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UK sports leaders outline ‘catastrophic’ coronavirus impact


London (AFP) – Rugby Football Union (RFU) chief executive Bill Sweeney warned of the “catastrophic” impact coronavirus could have on the sport if the professional game cannot return in the next year.

Sweeney revealed England’s RFU, which has already lost £15 million ($19 million) due to the crisis, will lose a total of £107 million if the autumn internationals are cancelled.

The prospect of also having to postpone or play next year’s Six Nations Championship behind closed doors is even more stark.

“Eighty-five percent of our revenues come from hosting men’s internationals at Twickenham,” Sweeney told a meeting of the UK’s Digital, Culture, Media and Sport (DCMS) committee on Tuesday.

“If this was to be prolonged and go into the summer of next year and the Six Nations games were impacted then it would be a catastrophic impact on rugby union in England.

“If we get into a situation where we are talking about Six Nations matches next February/March being impacted then there is a limit to what we can do independently. We would have to be coming to government for some kind of support.”

English Football League (EFL) chairman Rick Parry and England and Wales Cricket Board (ECB) chief executive Tom Harrison also spelled out the gravity of the financial crisis facing their sports to politicians.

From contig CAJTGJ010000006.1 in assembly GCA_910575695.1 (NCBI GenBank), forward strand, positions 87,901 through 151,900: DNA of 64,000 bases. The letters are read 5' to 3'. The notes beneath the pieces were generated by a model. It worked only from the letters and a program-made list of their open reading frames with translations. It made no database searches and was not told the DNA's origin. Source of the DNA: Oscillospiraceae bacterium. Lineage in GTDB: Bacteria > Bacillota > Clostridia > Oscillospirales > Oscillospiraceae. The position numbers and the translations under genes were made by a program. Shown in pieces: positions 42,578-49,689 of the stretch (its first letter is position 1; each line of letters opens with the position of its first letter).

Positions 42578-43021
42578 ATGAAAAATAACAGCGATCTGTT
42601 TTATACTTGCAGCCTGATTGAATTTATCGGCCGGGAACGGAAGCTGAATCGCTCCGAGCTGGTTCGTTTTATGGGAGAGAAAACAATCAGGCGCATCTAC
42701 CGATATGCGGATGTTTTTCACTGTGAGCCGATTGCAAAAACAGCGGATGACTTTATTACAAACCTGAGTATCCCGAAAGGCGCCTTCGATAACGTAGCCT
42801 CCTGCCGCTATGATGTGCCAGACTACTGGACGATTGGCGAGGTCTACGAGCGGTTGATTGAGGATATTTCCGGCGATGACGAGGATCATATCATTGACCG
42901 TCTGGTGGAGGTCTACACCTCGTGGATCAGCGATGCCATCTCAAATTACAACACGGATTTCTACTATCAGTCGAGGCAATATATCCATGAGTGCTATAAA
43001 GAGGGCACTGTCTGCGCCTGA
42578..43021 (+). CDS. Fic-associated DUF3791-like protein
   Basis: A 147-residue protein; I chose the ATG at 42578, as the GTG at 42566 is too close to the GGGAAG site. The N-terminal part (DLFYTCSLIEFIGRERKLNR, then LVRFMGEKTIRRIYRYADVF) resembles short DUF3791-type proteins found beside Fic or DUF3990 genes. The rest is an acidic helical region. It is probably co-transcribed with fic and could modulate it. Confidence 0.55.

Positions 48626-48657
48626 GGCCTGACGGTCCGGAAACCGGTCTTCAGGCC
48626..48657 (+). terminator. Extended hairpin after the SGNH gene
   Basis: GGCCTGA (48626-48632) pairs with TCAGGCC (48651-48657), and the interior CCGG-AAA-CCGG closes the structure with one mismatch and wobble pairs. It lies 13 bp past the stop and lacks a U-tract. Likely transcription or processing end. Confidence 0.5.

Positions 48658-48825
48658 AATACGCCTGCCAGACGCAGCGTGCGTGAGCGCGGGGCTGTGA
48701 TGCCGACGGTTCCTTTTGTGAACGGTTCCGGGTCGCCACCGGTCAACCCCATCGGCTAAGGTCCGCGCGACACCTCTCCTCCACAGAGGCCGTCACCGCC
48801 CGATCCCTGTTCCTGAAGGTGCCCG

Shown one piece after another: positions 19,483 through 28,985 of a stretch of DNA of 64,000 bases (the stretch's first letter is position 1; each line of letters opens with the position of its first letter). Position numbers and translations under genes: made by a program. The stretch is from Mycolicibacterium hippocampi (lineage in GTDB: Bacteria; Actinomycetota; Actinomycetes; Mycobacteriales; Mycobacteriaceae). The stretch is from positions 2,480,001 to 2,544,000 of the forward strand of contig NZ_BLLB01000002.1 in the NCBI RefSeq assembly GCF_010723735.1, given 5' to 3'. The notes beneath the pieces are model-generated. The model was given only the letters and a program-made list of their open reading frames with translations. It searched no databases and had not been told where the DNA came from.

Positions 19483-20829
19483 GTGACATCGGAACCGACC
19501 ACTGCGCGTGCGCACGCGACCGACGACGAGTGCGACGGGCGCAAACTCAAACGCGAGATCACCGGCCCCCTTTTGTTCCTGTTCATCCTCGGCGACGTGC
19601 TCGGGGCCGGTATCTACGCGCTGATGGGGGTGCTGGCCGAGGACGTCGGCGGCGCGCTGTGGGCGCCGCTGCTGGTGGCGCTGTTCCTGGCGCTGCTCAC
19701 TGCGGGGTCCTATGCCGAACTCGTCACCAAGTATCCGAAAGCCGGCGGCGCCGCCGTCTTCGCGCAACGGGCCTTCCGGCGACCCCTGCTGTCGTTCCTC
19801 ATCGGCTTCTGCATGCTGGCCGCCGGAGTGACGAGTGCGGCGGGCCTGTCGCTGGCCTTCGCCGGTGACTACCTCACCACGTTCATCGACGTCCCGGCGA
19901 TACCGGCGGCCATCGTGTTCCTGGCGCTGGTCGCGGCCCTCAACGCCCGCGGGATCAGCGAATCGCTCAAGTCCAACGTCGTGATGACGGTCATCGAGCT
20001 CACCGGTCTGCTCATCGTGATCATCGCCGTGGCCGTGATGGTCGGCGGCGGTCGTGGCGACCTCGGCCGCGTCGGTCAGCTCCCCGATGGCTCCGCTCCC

The ECB’s controversial new Hundred competition has been delayed until 2021 and even if Test matches can go ahead later in the summer, they are likely to be behind closed doors.

“We anticipate with no cricket this year a worst-case scenario could be as bad as £380 million,” said Harrison on the loss of revenue faced by the ECB.

“That would be the loss of 800 days of cricket across all of our professional clubs and the ECB. That is the worst-case scenario for us this year.”

– ‘Financial hole’ –

England were due to host the West Indies and Pakistan in Test matches this summer.

However, the West Indies series has already been delayed with professional cricket postponed until at least July.

“Hopefully we will be able to play a significant number of Test matches this summer which will help us mitigate those financial losses that we are facing at the moment,” added Harrison.

The prospects for football clubs below the Premier League are also dire with lower leagues much more dependent on gate receipts than the top tier.

Premier League clubs are hoping to forge ahead with their “Project Restart” with the aim of salvaging £762 million in television deals for the remainder of this season alone.

By contrast, Parry believes it would cost clubs in his organisation to put games on behind closed doors.

“We are heading for a financial hole of about £200 million by the end of September,” said Parry.

“We have a great deal of uncertainty around next season of course, the great undetermined matter being when we’re going to return to play in front of crowds, which for the EFL is absolutely critical.”

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